In Reply In their study of a Hong Kong Chinese population, whose calcium intake is substantially lower than the Western population, Chan et al reported there was a protective effect of dietary calcium intake on total mortality and cardiovascular mortality. The lower cutoff of their highest intake category (>762 mg/d for men and >668 mg/d for women) are around the median intake values (739 mg/d for men and 648 mg/d for women) found in our US cohort. As shown in Figure 2 of our article,1 we observed a nonlinear association between total calcium intake and total cardiovascular disease mortality in men: risk decreased at a calcium intake up to approximately 1200 mg/d, but started to increase at an intake of 1500 mg/d and higher. Therefore, a study with population that has relatively low calcium intake and narrow range of intake is likely to observe an inverse association between calcium intake and mortality, especially cardiovascular disease mortality.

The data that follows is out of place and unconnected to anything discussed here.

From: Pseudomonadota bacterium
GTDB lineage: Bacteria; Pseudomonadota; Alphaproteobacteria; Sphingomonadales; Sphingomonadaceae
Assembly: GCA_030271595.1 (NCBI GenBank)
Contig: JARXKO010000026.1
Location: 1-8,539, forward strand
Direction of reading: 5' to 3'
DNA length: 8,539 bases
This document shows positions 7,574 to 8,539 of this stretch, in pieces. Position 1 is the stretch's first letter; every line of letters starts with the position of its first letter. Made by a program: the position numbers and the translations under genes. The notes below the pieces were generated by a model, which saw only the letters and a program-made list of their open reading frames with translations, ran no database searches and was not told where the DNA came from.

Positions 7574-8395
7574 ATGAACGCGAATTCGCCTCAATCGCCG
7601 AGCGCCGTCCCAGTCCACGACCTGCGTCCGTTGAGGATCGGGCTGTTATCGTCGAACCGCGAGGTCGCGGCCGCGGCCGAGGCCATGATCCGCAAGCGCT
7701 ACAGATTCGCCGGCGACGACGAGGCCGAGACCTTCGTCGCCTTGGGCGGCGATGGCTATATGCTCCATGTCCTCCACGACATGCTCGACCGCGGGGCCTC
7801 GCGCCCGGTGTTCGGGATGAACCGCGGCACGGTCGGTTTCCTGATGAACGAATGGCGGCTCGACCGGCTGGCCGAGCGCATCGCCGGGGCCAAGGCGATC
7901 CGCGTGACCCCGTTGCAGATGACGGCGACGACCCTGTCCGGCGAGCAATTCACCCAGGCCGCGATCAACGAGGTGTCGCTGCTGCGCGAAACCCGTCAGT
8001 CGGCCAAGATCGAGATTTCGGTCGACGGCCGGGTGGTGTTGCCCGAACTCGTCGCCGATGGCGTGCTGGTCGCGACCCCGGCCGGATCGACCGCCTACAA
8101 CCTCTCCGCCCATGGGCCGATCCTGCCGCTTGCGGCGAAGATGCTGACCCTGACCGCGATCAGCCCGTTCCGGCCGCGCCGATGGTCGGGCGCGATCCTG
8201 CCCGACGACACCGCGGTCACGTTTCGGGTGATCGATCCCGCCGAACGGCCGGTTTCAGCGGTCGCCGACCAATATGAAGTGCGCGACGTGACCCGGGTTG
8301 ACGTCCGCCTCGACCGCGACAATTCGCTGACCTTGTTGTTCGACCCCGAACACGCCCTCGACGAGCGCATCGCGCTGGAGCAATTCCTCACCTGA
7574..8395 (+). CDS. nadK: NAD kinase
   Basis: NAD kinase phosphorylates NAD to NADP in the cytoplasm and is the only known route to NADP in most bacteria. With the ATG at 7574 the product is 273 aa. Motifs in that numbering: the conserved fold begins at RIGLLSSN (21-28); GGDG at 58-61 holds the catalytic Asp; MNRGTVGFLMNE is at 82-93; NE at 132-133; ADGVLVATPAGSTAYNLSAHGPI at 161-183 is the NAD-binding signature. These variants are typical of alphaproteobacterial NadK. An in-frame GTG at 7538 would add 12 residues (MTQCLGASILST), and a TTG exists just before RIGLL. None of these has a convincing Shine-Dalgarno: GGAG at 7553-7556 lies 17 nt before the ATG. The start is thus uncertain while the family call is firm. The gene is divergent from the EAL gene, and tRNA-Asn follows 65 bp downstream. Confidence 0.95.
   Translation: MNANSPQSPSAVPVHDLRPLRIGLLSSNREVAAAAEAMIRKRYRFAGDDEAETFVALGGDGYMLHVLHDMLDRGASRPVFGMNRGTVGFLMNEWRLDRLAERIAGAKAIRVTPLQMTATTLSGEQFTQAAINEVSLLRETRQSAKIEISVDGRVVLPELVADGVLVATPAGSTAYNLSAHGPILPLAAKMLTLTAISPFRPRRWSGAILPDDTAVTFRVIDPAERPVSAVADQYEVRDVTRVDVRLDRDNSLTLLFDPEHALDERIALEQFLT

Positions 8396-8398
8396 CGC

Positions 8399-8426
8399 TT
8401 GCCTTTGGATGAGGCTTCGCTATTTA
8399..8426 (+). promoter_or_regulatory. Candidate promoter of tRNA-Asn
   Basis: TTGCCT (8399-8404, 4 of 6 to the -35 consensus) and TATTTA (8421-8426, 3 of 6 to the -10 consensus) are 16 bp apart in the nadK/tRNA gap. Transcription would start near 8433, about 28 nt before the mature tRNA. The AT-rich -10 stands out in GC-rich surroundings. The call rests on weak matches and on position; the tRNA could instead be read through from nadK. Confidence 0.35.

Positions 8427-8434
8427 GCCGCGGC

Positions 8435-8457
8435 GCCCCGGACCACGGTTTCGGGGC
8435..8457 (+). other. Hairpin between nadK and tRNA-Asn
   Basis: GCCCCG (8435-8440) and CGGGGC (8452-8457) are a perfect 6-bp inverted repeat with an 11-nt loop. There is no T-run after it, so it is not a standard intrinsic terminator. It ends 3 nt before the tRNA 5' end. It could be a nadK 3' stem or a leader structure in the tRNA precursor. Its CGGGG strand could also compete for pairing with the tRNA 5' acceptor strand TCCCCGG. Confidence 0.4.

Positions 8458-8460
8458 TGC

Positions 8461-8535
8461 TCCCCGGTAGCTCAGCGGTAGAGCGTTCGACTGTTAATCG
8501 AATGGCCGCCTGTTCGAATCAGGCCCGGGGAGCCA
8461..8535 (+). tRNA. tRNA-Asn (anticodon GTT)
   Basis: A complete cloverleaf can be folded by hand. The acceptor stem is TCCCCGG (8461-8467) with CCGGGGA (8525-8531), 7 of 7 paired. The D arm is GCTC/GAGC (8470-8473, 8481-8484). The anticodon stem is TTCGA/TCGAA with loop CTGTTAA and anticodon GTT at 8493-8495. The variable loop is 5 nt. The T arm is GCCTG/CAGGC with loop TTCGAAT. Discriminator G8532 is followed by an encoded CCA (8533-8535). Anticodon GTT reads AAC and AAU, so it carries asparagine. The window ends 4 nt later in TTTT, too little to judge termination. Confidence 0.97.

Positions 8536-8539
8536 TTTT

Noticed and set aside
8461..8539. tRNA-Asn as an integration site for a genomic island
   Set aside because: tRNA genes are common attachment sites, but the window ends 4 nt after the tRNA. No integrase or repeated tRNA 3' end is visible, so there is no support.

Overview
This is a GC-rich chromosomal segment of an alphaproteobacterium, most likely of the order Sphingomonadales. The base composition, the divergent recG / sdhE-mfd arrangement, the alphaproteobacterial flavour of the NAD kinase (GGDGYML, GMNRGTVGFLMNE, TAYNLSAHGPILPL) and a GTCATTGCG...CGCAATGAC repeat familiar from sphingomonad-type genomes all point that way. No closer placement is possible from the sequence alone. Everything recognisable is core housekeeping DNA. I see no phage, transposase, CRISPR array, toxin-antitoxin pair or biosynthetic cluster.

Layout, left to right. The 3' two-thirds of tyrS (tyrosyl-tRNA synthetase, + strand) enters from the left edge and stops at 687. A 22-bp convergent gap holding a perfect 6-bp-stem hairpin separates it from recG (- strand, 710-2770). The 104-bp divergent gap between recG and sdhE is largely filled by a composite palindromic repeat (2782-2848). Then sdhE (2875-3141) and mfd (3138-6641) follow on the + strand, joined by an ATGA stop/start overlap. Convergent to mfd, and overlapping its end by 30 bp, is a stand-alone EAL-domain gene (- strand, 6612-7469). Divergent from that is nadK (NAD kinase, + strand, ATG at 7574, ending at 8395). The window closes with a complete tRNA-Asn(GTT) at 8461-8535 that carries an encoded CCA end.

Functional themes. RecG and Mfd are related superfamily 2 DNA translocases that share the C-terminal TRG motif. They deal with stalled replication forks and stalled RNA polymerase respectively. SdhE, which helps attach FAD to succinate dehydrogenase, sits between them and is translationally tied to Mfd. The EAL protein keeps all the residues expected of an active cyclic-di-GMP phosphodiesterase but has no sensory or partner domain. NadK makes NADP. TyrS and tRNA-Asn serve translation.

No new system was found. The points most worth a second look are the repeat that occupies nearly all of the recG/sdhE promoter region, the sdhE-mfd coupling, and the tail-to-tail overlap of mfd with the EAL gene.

Xiao Q, Park Y. Dietary and Supplemental Calcium Intake and Mortality—Reply. JAMA Intern Med. 2013;173(19):1841–1842. doi:10.1001/jamainternmed.2013.9232
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